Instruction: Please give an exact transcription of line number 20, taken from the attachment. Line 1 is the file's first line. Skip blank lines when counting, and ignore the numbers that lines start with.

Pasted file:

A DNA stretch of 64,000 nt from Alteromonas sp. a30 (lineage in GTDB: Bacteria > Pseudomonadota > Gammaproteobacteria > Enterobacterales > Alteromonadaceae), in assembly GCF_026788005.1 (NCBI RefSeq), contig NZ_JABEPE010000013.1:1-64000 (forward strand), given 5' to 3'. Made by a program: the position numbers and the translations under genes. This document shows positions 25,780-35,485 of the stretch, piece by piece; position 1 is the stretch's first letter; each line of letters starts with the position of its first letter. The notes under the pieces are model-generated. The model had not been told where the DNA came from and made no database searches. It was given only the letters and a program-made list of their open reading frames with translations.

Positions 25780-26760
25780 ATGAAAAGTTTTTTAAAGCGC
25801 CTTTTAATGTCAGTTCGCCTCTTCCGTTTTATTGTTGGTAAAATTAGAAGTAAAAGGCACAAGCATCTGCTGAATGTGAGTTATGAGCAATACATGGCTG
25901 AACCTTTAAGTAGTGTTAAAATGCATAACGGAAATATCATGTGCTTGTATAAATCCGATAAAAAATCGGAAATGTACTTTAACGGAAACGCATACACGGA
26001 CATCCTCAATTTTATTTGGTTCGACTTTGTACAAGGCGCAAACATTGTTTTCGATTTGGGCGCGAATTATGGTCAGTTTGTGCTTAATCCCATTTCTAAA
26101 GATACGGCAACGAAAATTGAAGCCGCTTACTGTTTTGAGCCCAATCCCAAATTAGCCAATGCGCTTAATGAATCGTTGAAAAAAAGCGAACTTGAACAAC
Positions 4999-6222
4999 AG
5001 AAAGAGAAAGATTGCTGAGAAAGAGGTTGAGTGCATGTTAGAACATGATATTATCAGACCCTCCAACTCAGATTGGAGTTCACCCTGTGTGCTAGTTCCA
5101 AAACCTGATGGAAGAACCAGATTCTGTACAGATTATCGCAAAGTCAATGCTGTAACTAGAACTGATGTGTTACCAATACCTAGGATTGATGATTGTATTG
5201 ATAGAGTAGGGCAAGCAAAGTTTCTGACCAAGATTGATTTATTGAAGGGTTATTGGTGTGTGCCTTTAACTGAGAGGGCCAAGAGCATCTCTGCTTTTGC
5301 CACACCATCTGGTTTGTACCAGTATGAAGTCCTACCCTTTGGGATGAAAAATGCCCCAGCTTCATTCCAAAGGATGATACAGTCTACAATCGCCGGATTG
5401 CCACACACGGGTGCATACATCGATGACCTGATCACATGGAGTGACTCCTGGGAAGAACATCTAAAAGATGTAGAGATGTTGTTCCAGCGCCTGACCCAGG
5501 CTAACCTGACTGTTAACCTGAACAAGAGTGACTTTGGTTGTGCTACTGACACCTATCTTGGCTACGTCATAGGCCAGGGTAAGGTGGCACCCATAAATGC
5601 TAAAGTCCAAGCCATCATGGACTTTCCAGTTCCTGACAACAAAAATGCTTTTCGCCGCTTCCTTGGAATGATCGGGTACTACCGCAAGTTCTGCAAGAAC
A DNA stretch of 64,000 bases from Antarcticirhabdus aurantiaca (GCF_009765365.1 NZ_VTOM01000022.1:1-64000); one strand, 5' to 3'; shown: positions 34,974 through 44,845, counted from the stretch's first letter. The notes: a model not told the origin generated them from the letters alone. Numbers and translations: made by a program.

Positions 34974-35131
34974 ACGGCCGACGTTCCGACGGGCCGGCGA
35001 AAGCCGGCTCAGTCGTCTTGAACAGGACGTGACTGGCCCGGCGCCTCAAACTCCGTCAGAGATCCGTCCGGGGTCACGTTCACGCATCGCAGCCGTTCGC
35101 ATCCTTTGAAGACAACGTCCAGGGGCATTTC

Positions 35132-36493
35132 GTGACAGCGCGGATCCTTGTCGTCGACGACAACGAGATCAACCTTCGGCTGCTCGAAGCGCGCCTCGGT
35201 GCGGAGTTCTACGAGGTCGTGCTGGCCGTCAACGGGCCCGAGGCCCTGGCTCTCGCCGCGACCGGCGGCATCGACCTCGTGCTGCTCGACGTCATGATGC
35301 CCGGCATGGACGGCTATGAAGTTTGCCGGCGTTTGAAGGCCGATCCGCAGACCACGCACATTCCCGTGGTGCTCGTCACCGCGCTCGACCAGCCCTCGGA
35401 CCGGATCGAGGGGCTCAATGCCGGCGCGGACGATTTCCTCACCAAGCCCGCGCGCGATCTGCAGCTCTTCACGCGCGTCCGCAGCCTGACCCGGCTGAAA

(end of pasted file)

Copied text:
35001 AAGCCGGCTCAGTCGTCTTGAACAGGACGTGACTGGCCCGGCGCCTCAAACTCCGTCAGAGATCCGTCCGGGGTCACGTTCACGCATCGCAGCCGTTCGC